Stats for the day:
- 74 miles in about six hours in the saddle
- Total ascent about 4,900 feet - estimated, as Garmin had a spell where it decided not to bother with calculating total ascent
- Felled tree impressions: 1 (bringing trip total to three)
Our last day. Only 74 miles, but for some reason Land’s End feels as far away as ever. The ride has been a great thing to do, but I can’t wait to get it finished now. Starting the day at Boscastle House makes it even harder to get started this morning - the eleventh consecutive day of cycling. Breakfast was out of this world (see picture) and rounded off a wonderful stay with Sean and Morwenna. The only thing that wasn’t perfect about it was having to leave. Steffi and Cara were able to stay a bit longer and enjoy the garden with Lamorna, followed by a long walk around the area. I’m sure we’ll come back to Boscastle some time.
First cycling task for the day was getting out of Boscastle, a 650 foot climb in low gears all the way. Nice start! Having reached Camelford, we headed south west on the A39. Today we were cycling charlatans, choosing main roads ahead of country lanes, all with the objective of getting to Land’s End as quickly as possible. I think we have grown more tolerant of busy dual carriageways as the ride has progressed, and today we got our fair share of heavy traffic at close quarters. Even with the help of the main roads it was tough going, as we pressed on at a good lick through a rolling landscape, and as the heat and humidity got worse. Today was the sixth or seventh day of hot sunny weather in a row - difficult to say for sure as looking back the days tend to blend into one.
After a spell of 5 miles or so cycling with an iron man triathlete, who was happily making conversation - he had slowed down from his usual cruising speed of about 25 mph - while I was gasping for every breath, we stopped for lunch, which included some lovely home-made muffins that Morwenna had packed for us, and then pressed on past Truro and Redruth. It was during the afternoon stretch that Charles performed his third and final felled tree impression, this time with more damaging consequences. Looking over his shoulder to check that I was behind him, he lost balance, couldn’t get his shoes out of the clips, and fell sideways onto an armco barrier. A nasty scrape along the thigh and an out-of-line wheel resulted. He was able to fix the latter, but the injury will be painful for a few days.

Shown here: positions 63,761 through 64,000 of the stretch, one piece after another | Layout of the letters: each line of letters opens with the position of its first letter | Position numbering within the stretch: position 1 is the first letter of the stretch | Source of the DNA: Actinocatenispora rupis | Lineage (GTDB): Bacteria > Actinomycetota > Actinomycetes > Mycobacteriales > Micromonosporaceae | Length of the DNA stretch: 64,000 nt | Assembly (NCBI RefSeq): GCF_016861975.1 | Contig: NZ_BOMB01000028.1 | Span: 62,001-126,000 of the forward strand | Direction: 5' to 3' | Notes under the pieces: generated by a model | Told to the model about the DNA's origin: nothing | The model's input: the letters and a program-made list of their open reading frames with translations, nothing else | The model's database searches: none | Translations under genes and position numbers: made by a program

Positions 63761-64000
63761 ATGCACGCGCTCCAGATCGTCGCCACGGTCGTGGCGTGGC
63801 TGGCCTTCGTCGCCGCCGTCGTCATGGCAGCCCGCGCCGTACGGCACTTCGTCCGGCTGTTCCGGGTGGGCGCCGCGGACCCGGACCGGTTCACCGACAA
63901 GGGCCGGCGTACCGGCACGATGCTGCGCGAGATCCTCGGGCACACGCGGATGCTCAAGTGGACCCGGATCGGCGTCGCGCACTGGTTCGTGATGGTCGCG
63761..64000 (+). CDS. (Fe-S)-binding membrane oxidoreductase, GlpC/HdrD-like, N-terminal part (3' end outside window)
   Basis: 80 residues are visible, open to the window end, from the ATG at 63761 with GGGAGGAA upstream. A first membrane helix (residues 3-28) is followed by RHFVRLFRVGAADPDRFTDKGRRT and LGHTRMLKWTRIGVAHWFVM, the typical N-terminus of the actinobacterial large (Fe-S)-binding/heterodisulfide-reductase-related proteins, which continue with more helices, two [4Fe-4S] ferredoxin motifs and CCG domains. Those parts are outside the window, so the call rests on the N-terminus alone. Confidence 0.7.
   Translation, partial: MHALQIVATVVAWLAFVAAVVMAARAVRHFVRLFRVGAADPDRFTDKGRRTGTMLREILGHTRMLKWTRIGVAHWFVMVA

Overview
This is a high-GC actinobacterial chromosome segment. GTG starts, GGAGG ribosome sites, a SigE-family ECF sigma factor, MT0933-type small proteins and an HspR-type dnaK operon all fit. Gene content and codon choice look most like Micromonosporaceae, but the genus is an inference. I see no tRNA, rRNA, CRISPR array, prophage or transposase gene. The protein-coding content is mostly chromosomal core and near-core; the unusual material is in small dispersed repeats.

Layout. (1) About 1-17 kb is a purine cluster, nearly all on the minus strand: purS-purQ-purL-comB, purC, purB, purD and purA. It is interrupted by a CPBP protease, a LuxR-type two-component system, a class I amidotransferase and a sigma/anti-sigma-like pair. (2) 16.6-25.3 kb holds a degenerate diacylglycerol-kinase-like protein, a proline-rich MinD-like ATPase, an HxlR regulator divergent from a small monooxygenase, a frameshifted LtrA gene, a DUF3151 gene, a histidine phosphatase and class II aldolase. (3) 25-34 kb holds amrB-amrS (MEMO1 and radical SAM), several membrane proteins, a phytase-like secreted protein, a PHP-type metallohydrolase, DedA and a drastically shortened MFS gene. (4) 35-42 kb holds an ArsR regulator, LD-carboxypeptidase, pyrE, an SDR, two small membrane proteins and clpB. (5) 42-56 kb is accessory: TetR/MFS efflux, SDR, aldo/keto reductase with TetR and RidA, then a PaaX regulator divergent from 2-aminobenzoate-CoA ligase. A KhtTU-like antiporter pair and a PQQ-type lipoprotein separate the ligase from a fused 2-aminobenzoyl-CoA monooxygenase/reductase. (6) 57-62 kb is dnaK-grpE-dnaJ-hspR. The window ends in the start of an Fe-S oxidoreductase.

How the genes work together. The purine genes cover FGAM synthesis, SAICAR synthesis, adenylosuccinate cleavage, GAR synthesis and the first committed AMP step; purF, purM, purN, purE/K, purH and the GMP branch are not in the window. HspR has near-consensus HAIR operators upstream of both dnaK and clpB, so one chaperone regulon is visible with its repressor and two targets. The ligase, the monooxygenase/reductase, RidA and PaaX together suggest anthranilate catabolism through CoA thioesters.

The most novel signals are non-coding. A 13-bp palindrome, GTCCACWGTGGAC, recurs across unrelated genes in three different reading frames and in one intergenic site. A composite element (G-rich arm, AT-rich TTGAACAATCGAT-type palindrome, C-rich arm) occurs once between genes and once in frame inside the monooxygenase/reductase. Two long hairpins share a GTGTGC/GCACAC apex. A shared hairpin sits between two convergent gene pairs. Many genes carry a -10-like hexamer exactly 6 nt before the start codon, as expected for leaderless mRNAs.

We met up with Steffi and Cara at Penzance for a late afternoon picnic (perfect timing again), before heading off for the final push to Land’s End - the last 10 miles!
We had been warned about the hills out of Penzance, and sure enough we had more of yesterday’s up and down experiences for a few miles, but the last five miles were a nice flat finish to 950 miles of cycling. We crossed the finishing line at about 25 mph and went off to take loads of pictures. There is more at Land’s End than at John o’Groats. There were even a few other cyclists who had just finished their JOGLE rides; so we weren’t the only mad fools to be attempting it the wrong way round. It was a good place to finish, and I’m pleased we chose to do a JOGLE rather than a LEJOG.
Finishing the ride brings a mixture of feelings. I’m proud of what we have done on our bikes, and of Steffi and Cara for the role they’ve played in it. We really wouldn’t have been able to do it without them. Cara has shown patience and resilience that I wouldn’t have thought possible for a six year old, and Steffi’s emotional support has been wonderful. I am indeed a lucky man. There is also a huge feeling of relief at getting it over with, but at the same time there is a lot that I will miss. Leaving Land’s End in the van, we headed for Plymouth and our last night of Premier Inn hospitality (this time with one room room and breakfast free).
To view pictures of Day Eleven click here